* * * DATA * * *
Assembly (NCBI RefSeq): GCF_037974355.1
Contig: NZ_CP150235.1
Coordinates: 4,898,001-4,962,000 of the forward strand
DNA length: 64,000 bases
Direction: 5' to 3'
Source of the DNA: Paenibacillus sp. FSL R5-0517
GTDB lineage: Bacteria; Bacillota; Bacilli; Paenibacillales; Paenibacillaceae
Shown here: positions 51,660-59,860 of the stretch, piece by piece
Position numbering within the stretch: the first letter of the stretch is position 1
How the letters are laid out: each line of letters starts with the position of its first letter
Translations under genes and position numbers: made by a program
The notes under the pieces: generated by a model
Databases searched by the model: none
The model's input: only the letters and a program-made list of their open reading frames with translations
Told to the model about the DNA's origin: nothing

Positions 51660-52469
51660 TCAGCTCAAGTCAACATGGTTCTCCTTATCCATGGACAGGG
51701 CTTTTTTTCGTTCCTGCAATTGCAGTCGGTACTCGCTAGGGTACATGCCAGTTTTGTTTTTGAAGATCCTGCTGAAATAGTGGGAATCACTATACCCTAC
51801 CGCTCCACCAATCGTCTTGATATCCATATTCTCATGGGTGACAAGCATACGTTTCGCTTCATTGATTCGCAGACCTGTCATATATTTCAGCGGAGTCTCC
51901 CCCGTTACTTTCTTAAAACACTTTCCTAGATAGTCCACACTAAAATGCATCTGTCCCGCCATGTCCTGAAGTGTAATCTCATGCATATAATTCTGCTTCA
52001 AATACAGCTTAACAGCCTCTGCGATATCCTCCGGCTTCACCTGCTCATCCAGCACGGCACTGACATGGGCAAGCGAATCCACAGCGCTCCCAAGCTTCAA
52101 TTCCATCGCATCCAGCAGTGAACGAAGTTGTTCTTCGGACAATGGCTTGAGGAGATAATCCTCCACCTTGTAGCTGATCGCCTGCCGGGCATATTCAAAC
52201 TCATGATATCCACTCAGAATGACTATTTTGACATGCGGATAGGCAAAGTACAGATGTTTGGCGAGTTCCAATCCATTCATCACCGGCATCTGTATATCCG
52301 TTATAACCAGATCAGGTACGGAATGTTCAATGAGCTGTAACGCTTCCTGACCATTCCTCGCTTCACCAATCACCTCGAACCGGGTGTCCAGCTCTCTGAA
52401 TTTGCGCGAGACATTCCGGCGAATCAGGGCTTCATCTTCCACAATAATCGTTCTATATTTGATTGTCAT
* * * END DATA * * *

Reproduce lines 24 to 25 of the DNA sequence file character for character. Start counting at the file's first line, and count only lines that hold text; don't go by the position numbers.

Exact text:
52301 TTATAACCAGATCAGGTACGGAATGTTCAATGAGCTGTAACGCTTCCTGACCATTCCTCGCTTCACCAATCACCTCGAACCGGGTGTCCAGCTCTCTGAA
52401 TTTGCGCGAGACATTCCGGCGAATCAGGGCTTCATCTTCCACAATAATCGTTCTATATTTGATTGTCAT